Marking pen: Specifically used for marking darts, dots, pocket placements etc. on fabric—can be water soluble (washes out with water) or disappearing (fades over time).
Mitering: The process of sewing two seams together that are cut on the bias; often used to match plaids or stripes.
Nap (Pile): The distinct feature on such fabrics as velvet and corduroy that the right side of the fabric has a natural direction of the fibers—the natural direction will feel smoother and the opposite may feel a bit rough and the color may appear different when looking at it from different angles.
Needles: Used for both machine and hand sewing: Hand sewing needles come in sizes 1 through 10; size 1 is the heaviest, size 10 the lightest. Machine needles come in sizes 7 through 18, but the numbers work the opposite way from those of hand-sewing needles, 7 being the lightest and 18 the heaviest.
Notch: A protruding arrow shaped mark on a pattern piece which is used to match two pattern pieces together for precise sewing.
Notions: Any items other than a pattern and fabric that are used to complete sewing projects such as pins, thread, buttons, zipper, etc.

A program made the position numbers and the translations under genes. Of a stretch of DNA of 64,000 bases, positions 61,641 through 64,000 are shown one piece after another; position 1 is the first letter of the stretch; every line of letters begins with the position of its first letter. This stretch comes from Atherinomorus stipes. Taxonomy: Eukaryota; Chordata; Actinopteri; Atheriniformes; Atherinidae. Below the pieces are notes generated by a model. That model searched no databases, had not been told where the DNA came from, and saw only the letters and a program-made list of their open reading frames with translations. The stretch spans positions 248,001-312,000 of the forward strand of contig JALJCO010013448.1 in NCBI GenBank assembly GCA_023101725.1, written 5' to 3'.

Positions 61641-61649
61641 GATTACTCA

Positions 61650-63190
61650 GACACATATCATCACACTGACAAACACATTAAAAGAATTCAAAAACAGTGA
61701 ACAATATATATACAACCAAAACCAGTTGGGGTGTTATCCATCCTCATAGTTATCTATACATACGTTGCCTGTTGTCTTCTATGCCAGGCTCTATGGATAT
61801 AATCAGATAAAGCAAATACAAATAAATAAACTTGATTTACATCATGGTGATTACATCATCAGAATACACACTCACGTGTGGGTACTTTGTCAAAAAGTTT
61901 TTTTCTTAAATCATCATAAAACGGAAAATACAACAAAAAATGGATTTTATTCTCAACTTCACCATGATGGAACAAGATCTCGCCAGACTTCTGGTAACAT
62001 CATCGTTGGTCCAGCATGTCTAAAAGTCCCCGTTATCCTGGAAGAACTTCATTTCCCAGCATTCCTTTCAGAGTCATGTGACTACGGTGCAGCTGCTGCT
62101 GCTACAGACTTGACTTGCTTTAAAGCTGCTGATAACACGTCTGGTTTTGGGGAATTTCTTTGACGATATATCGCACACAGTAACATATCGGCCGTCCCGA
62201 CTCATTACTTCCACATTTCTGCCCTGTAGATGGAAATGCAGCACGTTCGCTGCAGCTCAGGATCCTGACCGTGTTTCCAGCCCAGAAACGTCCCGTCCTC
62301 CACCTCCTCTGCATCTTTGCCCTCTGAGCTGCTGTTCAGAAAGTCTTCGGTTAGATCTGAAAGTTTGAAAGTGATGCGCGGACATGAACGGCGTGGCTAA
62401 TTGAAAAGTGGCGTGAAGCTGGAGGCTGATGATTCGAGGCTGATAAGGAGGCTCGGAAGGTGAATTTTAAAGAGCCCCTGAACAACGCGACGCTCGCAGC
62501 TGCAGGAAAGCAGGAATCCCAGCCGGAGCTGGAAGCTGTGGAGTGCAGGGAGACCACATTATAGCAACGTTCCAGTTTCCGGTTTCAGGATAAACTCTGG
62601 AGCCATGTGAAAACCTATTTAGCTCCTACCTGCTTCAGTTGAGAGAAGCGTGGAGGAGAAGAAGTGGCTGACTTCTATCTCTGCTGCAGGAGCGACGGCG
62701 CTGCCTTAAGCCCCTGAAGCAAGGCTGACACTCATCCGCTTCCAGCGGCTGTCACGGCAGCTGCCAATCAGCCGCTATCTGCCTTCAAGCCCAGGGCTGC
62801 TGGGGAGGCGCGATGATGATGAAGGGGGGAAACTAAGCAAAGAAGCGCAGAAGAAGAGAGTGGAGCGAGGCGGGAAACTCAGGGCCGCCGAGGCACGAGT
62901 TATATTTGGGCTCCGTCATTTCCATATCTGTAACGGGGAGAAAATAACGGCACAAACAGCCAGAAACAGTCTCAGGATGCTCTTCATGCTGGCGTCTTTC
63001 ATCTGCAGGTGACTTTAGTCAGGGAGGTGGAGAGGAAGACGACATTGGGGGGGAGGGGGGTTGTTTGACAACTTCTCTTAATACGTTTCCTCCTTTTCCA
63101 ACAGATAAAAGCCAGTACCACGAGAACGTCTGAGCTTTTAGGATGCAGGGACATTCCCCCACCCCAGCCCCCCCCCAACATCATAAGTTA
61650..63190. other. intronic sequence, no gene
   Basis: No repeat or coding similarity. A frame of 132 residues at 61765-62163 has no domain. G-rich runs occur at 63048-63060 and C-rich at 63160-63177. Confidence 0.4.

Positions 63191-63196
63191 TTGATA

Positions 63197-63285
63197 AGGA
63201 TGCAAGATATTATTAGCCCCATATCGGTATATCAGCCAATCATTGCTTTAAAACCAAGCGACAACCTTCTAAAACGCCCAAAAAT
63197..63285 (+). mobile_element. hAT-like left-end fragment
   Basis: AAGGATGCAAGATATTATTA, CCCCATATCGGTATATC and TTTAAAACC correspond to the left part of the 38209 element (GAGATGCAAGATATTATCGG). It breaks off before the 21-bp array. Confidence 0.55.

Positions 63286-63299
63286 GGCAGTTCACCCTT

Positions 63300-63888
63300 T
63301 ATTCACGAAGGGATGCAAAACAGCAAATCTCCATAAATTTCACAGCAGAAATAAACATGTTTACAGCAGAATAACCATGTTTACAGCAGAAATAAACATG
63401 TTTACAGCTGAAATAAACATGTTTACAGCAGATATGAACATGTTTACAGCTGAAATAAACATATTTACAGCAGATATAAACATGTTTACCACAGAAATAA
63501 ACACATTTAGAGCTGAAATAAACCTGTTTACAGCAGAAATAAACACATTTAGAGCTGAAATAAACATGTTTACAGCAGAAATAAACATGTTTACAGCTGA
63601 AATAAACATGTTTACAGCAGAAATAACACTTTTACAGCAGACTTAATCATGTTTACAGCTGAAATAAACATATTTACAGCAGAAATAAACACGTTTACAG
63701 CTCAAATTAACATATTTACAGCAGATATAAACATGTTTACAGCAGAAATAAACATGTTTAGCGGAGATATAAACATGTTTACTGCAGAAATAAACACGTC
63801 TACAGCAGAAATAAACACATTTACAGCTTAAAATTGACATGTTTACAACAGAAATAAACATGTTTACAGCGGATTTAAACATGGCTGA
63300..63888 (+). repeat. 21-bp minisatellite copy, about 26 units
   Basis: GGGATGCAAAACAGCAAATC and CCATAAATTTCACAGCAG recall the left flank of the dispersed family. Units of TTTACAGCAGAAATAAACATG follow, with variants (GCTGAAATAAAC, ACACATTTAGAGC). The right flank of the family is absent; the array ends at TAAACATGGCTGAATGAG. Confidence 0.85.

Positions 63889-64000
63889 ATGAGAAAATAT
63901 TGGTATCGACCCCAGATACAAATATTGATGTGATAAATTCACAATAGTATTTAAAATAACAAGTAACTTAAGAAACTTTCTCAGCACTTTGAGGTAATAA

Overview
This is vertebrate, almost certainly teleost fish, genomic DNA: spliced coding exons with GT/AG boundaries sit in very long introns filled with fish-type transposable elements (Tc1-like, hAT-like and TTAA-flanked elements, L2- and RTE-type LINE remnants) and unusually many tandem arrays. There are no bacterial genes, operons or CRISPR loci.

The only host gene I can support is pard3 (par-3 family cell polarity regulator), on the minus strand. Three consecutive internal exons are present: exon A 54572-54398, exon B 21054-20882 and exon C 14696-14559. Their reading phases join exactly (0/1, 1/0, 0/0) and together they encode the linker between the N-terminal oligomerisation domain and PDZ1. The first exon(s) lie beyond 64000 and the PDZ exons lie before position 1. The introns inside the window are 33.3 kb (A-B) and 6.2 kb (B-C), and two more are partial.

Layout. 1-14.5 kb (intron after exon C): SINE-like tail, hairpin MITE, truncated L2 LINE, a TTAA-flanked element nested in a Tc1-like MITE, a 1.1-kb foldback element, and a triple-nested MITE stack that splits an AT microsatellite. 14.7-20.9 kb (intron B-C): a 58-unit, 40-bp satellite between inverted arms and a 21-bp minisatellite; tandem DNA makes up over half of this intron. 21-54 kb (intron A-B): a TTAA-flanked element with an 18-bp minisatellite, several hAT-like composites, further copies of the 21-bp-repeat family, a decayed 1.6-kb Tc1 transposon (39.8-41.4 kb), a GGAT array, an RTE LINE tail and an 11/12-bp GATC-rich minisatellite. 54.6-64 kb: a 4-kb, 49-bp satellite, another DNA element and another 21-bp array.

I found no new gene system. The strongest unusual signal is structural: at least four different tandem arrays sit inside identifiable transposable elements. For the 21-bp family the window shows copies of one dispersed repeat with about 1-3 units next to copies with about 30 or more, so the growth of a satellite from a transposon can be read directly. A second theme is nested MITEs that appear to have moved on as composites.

Pattern Grading: The technique of resizing an original pattern into various pattern sizes.
Pins: Used for fastening or joining.
Pin Cushion: A small cushion in which pins may be stuck so they are ready for use.
Placket: An opening or slit in a garment usually on the front of a shirt or on the sleeve above the cuff.
Preshrinking: The pre-washing (and drying) of washable fabric before sewing to avoid shrinkage of the finished garment.
Pressing: The act of using an iron to heat set fabric flat (typically at the seam allowance) by lifting it from the fabric to move it from one position to another.
Pressing Cloth: A cloth that goes between the garment and the iron when pressing to prevent heat damage to the garment, this can be purchased or a scrap of fabric can be substituted.